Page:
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Am I grown up enough to go on my own?

We prepare to separate from each other and leave the ship in the early morning. I strip what I can carry of spare parts from Christians bicycle. The rest of it he gives away to the poorest old lady he can find in the nearby village.

I have three meals for a late dinner. Then we go to bed. Christian will get the phone with internet and local SIM card so I spend the night until 2 am loading up photos for the blog. We wake up 2 hours later. Pack our belongings and leave the ship. It is dark until 6.30 so I pack my bags in a better way on the dock. Christian and I say goodbye and he leaves with a bus. Of course I will miss him. But it will also be nice trying this on my own. Good things is I am probably faster alone and it will be interesting to see if I am ready to be on my own, being 38 years, have I grown up yet? On the downside is a lot. Less sequrity, no one to share memories with. More work with charity and blog. But more opurtunities to meet other people. More focus on what fun food they can offer and less of what a "vegan" means. All respect for animals and vegans and Christians choice of eating habits, but here with the language barrier you may end up with milk or eggs in your food. And then it takes some fun of trying new stuff, local specialités and starting a meal in a good mood.

I leave the port, the noise of the frogs and the beautiful lake Tanganika. I cycle up a long steep dirt road for about 20 km from the beach and up.

See some small grey monkeys. I go on until a small village and then I am really hungry. So I ask a young woman for boiled water so I can make poorage. I buy bananas and eat it all in her kitchen.

We both sit on the dirt floor. She cooks on the fire. Perfect breakfast. So real. I love it when she goes to the neigbour to get some glowing coal to start the fire. So real!

I go on. The uphill turn into a beautiful old forrest

then to open fields with a litle rain and muddy roads. It takes me many hours to do the first 40 km on this dirt road. Then tarmac comes and it takes me another 70 km forward.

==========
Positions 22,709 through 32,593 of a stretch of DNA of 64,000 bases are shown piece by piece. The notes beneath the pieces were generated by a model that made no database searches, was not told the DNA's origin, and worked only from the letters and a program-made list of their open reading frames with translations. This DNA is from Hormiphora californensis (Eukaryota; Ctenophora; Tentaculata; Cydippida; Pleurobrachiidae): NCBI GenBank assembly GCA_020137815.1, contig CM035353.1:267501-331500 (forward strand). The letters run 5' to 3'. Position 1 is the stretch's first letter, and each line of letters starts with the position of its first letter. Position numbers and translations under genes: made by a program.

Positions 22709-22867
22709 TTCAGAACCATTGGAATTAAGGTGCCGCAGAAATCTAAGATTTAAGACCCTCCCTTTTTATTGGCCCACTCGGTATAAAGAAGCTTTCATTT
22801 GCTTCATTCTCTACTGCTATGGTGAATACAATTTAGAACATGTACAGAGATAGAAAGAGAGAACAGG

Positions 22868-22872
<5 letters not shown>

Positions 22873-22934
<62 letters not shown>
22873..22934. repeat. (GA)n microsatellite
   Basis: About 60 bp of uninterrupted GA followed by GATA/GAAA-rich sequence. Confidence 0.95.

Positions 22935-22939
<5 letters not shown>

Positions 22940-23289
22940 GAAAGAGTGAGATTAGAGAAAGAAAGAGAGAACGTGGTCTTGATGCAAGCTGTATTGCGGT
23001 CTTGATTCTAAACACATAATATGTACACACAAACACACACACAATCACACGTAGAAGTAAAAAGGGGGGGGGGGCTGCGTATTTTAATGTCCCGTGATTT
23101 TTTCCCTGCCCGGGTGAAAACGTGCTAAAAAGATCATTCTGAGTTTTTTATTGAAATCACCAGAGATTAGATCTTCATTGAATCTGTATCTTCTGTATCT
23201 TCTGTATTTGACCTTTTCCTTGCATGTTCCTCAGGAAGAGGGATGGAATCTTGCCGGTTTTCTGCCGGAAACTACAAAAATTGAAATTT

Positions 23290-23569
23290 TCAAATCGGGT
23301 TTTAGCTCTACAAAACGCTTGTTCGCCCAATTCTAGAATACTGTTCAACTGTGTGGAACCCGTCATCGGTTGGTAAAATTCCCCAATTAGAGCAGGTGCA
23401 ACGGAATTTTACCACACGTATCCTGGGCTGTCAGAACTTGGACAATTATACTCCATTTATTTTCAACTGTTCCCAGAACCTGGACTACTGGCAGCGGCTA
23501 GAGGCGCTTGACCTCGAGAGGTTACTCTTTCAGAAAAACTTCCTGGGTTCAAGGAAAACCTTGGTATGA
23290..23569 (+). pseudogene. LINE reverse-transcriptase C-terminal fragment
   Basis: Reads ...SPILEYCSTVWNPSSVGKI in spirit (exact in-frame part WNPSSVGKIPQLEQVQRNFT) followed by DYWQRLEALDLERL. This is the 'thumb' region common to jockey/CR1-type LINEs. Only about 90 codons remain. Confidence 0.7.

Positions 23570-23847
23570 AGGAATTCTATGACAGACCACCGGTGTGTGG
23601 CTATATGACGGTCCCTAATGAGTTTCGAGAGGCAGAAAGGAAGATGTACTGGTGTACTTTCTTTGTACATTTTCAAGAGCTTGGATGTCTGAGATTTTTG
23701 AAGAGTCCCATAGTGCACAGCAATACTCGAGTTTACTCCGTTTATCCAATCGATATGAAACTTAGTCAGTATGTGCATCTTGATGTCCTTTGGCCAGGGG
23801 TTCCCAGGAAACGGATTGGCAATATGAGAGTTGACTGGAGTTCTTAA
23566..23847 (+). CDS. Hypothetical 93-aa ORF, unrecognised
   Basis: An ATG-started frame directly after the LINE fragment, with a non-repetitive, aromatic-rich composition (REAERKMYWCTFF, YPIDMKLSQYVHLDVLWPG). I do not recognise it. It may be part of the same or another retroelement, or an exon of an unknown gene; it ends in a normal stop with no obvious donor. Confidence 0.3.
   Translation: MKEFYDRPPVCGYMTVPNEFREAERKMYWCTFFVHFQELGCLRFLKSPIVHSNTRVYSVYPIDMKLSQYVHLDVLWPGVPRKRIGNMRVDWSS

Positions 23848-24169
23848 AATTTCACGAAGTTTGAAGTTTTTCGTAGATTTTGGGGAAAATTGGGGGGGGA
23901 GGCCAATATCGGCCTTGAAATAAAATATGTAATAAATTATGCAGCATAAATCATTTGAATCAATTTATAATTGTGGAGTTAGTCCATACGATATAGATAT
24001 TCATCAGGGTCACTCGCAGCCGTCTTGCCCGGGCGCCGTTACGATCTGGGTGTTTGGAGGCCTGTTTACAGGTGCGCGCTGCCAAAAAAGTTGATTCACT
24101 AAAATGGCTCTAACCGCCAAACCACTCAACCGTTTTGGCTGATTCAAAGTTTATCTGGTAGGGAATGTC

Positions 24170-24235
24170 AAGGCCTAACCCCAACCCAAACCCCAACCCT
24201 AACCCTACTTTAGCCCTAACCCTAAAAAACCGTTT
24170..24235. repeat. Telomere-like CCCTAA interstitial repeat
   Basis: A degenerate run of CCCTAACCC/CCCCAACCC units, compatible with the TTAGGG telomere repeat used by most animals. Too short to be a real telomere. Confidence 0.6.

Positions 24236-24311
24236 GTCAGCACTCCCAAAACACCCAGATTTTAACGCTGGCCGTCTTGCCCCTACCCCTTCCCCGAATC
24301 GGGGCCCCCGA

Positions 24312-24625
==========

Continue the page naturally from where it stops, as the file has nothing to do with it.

I have a flat tire and two broken spokes.

I get close to the city which I want to reach when I stumble upon this fantastic and dangerous road kill. Thick and medium warm as a fläskfilé on a plate. If I knew how to cook it I would have brought it to the nearest village. Maybe I should cook more when I come home...

It is the deadliest snake in Africa. Would I have cycled a few minuters faster, then it may have been alive and if I would have run over it, it would probably have given me one last encounter with mother nature and a walk in to the tunnel of light. It scares me a bit to see this, it feels really scarry that this one kills so many people. It has an amount of venom for Killing three and a half fully grown persons.

Finally I get to the village for the night. Place is ok. The host tells me he has everything I need, even girlfriends, but I have to use protection.

I sleep early and wake up after seven. I fix all flat tires in my packing at the guest house before leaving. Then head to the center and take out money. I need to do a lot of charity and I need a new smart phone for internet. I find some hopeless smartphone sailsman. I leave him after two hours without a phone. At 2 in the afternoon I finally leave town. With a phone. Its a half day for cycling. But there is still five hours before dark.

So with luck, tailwind and the good road I make 110 km anyway. In the end I have a great meal with grilled meat in this small village.

I am now camping outside a house in the village. I am soooo tired...which is nice. Good night.

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